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 CNS Story:

VATICAN LETTER Jan-14-2005 (830 words) With photo. xxxi

Police predicament: Teens, not terrorists, are biggest threat to pope

By Cindy Wooden
Catholic News Service

VATICAN CITY (CNS) -- For the Italian police who help ensure the security of Pope John Paul II, terrorism is the biggest theoretical threat to the pope.

However, in the pope's day-to-day life, teenage and young adult faithful are the biggest real threat, they said.

The young people's devotion to the pope and their enthusiasm mean the police agents wage a constant battle against brave young souls willing to jump security barricades to touch the pope.

Whether planning for hypothetical terrorists or hyperactive teenagers, police officials said, guaranteeing Pope John Paul's safety is an impossible mission.

"Safeguarding the life of the pope is impossible, because it is impossible to surround him with the men and equipment that would guarantee his safety," said Enrico Marinelli, former director of the Italian police Inspectorate for Public Security at the Vatican.

"Any security measures that prevented him from reaching the people -- especially the poor, the sick and children -- caused his displeasure," said Marinelli, who led the Italian Vatican squad for 14 years.

Marinelli spoke Jan. 12 during a conference launching a book about the Italian security agents, "The Pope's Guardian Angels," by Glauco Benigni.

Gerardo Centanni, the officer in charge of escorting the pope whenever he leaves the Vatican, told the conference, "Our work is unique because the subject is unique."

The security measures that professional training and common sense would dictate, he said, often are not acceptable to the Vatican "because you absolutely cannot limit the activity of the Holy Father."

The Swiss Guards and members of the Vatican police force -- the pope's usual bodyguards -- did not cooperate in writing the book, which is available only in Italian.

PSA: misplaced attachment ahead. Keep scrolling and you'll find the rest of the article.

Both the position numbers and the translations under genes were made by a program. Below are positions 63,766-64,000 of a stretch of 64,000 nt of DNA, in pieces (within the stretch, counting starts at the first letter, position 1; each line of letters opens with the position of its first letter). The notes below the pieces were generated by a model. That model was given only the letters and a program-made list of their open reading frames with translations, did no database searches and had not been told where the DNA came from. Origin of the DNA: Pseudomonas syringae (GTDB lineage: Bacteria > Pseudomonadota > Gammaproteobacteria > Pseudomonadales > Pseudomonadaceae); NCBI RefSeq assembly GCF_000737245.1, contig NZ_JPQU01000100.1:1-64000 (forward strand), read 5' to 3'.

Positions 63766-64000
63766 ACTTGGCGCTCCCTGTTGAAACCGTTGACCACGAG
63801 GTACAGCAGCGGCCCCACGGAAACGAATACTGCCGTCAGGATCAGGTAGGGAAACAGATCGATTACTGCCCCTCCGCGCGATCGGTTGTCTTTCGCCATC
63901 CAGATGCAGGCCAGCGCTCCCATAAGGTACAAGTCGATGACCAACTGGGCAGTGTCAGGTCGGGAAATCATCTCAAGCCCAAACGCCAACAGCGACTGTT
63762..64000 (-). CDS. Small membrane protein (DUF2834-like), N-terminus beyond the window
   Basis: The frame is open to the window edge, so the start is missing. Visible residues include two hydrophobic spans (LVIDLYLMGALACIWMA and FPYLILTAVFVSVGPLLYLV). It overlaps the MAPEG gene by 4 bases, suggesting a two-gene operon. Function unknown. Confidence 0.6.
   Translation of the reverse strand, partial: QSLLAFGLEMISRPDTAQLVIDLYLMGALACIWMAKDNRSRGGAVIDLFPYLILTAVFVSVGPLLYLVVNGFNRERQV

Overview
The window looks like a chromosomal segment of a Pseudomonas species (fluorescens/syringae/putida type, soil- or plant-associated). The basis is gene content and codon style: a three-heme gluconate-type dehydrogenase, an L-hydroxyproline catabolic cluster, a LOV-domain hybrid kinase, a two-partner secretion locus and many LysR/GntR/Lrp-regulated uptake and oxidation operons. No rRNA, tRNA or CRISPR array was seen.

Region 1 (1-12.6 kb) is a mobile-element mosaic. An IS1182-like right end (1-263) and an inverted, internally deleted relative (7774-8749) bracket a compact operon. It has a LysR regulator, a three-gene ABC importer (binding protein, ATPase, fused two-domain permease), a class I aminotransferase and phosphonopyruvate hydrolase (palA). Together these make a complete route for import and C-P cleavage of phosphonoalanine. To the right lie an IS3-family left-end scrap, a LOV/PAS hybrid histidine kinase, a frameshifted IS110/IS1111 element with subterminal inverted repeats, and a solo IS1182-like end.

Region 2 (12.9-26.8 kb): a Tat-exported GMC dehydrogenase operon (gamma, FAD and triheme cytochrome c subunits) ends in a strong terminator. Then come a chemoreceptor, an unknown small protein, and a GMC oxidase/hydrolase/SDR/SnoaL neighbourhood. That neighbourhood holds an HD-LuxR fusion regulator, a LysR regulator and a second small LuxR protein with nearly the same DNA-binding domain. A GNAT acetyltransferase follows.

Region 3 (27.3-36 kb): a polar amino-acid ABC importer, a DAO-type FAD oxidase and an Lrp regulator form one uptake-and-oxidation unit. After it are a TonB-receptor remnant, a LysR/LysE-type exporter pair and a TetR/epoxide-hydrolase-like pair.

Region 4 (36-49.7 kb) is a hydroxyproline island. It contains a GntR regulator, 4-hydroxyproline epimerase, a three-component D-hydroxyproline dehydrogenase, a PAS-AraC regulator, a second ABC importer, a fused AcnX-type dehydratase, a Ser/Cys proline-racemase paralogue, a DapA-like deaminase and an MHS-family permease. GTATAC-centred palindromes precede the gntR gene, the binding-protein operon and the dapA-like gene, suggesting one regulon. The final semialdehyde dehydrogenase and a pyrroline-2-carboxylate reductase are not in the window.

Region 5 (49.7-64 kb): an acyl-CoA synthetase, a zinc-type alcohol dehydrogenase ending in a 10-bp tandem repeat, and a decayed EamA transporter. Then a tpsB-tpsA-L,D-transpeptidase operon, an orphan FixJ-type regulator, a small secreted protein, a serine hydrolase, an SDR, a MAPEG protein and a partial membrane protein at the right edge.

One journalist summarized the situation by explaining the book looked at the "guardian angels" while the "archangels" kept quiet.

The Swiss Guards and the Vatican police have exclusive responsibility for public order and papal safety on Vatican territory, but Italy and the Vatican have an agreement to work together in St. Peter's Square.

Benigni said that with the "taboos about discussing the security of the pope," the initial stages of his research were confined to dusty history books.

He was able to get current information only after the widely publicized alarms about a possible terrorist attack at the Vatican during Holy Week and Easter 2004.

Flavio Tuzi, president of the labor union that represents most of the Italian police assigned to the Vatican's perimeter, said he went public because the 2004 alerts meant "the situation was dangerous for the crowd, but also for the officers."

The union mobilized "to push for more personnel, better training and better equipment," Tuzi said.

The police officers identified several ongoing security concerns: the pope's insistence on being in the crowd and touching the faithful; the lack of identification checks when distributing and collecting the free tickets to papal events; the ease with which the tickets could be copied; the lack of rigorous searches of people going into St. Peter's Square; and the small number of police assigned to the square.

Tuzi said, however, that Italy does have "invisible" security measures in place, including around and over St. Peter's Square.

While he said he could not provide details, he said members of the Italian police anti-terrorism unit are always nearby when the pope is in public.

Tuzi said there "could be" sharpshooters on buildings as well as undercover agents with cameras scattered among the crowds.

But even as the worst-case scenarios are studied in planning meetings, Centanni said most of the police interventions involve the adoring faithful.

The pope, he said, "is an icon of peace who provokes happiness, emotional tears and behavior sometimes approaching collective hysteria."

Especially at youth gatherings, he said, "as the crowds' enthusiasm grows, my concern rises."

Packed up against security barriers as the pope rides by in the popemobile, young people have been known to "launch themselves in flight in an attempt to glide and perhaps end up stuck to the popemobile."

"The climate becomes surreal," he said, and the police have to divide up into teams of blockers, catchers and pitchers who "throw those kids back over the barricades."

At the 2000 celebration of World Youth Day in Rome, he said, "I think the pope enjoyed the sort of contest that developed between the security service and the young people; I'm not alone in thinking the attempts to reach him became a kind of game."

The police are not playing, though.

Centanni said that especially after the 2004 terrorist alarms, the police not only examine the crowds for people acting strangely, but they also move in around groups of young people getting overexcited as they wait for the pope.

Fortunately, he said, "an exchange of eloquent glances" is usually all it takes to make "the aspiring acrobats" change their minds about jumping the barricades.

The pope, Centanni said, "is exposed to threats from every type of fanaticism."

END


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